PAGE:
This book sounds like exactly what you want: Gaming the Market: Applying Game Theory to Create Winning Trading Strategies by Ronald Shelton. It is written from a traders' point of view rather than a quant's.
I also found this old paper very helpful: A Game Theory Analysis of Options: Contributions to the Theory of Financial Intermediation in Continuous ...
They are different trends of research
agent based models, and you are right: Michael is a pioneer
point process based models, and I would say that Frederic's book is a reference: Limit Order Books.
propagator initiated models, here Jean-Philippe's work, and his recent book, is what has to be read: Trades, Quotes and Prices.
Markov-chain based models, ...
Here is a list of books I have and like:
Pretty much every puzzle style question I got in any interviews I'd seen before, essentially from reading books like these.
Simpler puzzles, nicely illustrated.
My Best Mathematical and Logic Puzzles (Dover Recreational Math), Marten Gardner
A nice book of shortish puzzles, harder than ...
These games are usually won by luck.
If there is no fee for buying stocks I'd diversify, i.e. buy many different stocks, to get stable returns. After some weeks you'll see which profit you'll need to beat. Depending on the rules if options are allowed you could invest in highly leveraged derivatives and hope you win. As there is no point not to try to win I ...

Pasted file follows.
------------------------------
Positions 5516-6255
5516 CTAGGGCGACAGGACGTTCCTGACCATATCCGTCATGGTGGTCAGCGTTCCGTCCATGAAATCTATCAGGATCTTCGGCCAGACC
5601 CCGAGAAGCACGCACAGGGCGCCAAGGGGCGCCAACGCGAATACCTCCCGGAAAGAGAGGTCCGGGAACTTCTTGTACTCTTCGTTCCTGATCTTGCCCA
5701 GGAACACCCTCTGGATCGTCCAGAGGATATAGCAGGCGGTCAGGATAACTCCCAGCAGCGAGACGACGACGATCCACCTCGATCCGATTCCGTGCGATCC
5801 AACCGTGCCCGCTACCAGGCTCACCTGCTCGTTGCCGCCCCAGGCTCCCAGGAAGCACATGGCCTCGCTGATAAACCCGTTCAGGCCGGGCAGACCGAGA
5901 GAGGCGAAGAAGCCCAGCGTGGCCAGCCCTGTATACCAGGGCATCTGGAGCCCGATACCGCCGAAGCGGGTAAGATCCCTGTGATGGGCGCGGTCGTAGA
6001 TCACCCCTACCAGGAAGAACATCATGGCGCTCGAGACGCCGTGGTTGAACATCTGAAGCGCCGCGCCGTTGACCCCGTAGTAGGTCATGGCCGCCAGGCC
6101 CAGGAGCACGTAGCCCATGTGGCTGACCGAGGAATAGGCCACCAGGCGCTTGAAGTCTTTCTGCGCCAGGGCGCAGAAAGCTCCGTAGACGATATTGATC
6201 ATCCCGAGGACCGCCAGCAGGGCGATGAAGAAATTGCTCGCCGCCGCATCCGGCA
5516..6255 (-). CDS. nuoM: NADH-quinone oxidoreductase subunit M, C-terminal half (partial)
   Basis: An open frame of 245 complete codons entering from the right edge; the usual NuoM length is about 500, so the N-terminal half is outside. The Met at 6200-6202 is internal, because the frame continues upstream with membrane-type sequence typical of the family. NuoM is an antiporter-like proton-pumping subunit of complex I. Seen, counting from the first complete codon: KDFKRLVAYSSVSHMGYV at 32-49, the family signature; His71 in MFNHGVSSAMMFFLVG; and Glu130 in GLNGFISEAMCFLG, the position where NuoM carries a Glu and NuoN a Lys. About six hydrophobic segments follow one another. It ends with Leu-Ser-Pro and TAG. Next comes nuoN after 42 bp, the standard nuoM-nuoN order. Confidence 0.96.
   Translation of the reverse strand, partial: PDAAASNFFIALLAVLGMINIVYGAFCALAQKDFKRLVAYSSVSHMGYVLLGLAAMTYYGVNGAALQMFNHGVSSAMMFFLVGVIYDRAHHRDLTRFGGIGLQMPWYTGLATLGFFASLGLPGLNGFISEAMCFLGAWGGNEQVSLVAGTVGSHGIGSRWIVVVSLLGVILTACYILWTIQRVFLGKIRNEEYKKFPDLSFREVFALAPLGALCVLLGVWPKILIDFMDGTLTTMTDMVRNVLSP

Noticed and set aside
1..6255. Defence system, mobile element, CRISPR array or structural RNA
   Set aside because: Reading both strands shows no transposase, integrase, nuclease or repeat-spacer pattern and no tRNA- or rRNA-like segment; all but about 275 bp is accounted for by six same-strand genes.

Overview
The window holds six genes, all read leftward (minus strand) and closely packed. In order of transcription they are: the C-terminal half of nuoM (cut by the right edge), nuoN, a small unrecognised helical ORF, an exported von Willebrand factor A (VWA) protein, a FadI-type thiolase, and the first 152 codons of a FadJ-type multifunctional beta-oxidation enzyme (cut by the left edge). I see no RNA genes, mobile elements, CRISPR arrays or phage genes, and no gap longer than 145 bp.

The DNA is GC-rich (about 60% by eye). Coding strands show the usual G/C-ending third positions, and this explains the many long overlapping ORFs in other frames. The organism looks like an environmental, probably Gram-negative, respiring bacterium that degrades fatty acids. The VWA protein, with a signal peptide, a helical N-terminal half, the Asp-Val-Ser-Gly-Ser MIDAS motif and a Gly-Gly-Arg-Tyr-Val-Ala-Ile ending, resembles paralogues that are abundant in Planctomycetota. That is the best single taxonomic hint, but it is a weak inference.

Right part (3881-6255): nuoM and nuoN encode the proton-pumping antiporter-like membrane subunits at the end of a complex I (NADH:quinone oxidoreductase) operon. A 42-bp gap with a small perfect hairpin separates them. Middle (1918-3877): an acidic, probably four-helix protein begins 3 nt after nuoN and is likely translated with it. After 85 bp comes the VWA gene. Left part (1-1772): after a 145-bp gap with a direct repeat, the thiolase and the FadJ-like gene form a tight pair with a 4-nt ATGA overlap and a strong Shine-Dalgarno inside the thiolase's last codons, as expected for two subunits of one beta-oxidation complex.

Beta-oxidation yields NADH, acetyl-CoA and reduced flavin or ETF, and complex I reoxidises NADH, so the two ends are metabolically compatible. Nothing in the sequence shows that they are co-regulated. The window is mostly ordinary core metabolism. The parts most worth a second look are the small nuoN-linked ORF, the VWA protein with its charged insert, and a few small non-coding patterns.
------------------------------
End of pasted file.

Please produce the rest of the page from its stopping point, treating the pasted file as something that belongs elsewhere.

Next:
There are severa ways you could formulate this problem in game theoretic terms. Hoping this is not too basic an answer for you : from what you write, the two canonical approaches would be to frame things in terms of Cournot oligopolies (firms simultaneously set quantities and prices result from the market clearing condition supply=demand) or Bertrand ...
The field you have in mind is covered with differential game theory, and it game birth to Mean Field Games (MFG), the book posted in a comment is certainly the reference: Probabilistic Theory of Mean Field Games with Applications volume 1 and 2 by Carmona and Delarue.
MFG started with two independent trends of research:
Mean field games by Lasry and Lions
I guess I could give you a far from complete, but good start of researchers who've tried using ML/CS in LOB modeling: Alvaro Cartea, Marcos Lopez de Prado, Sebastian Jaimungal, Dieter Hendricks, Brian Ning, Jean-Philippe Bouchaud (mean-field games, not ML), Rama Cont (used to only do math modeling, but recently tried deep learning for price formation), etc.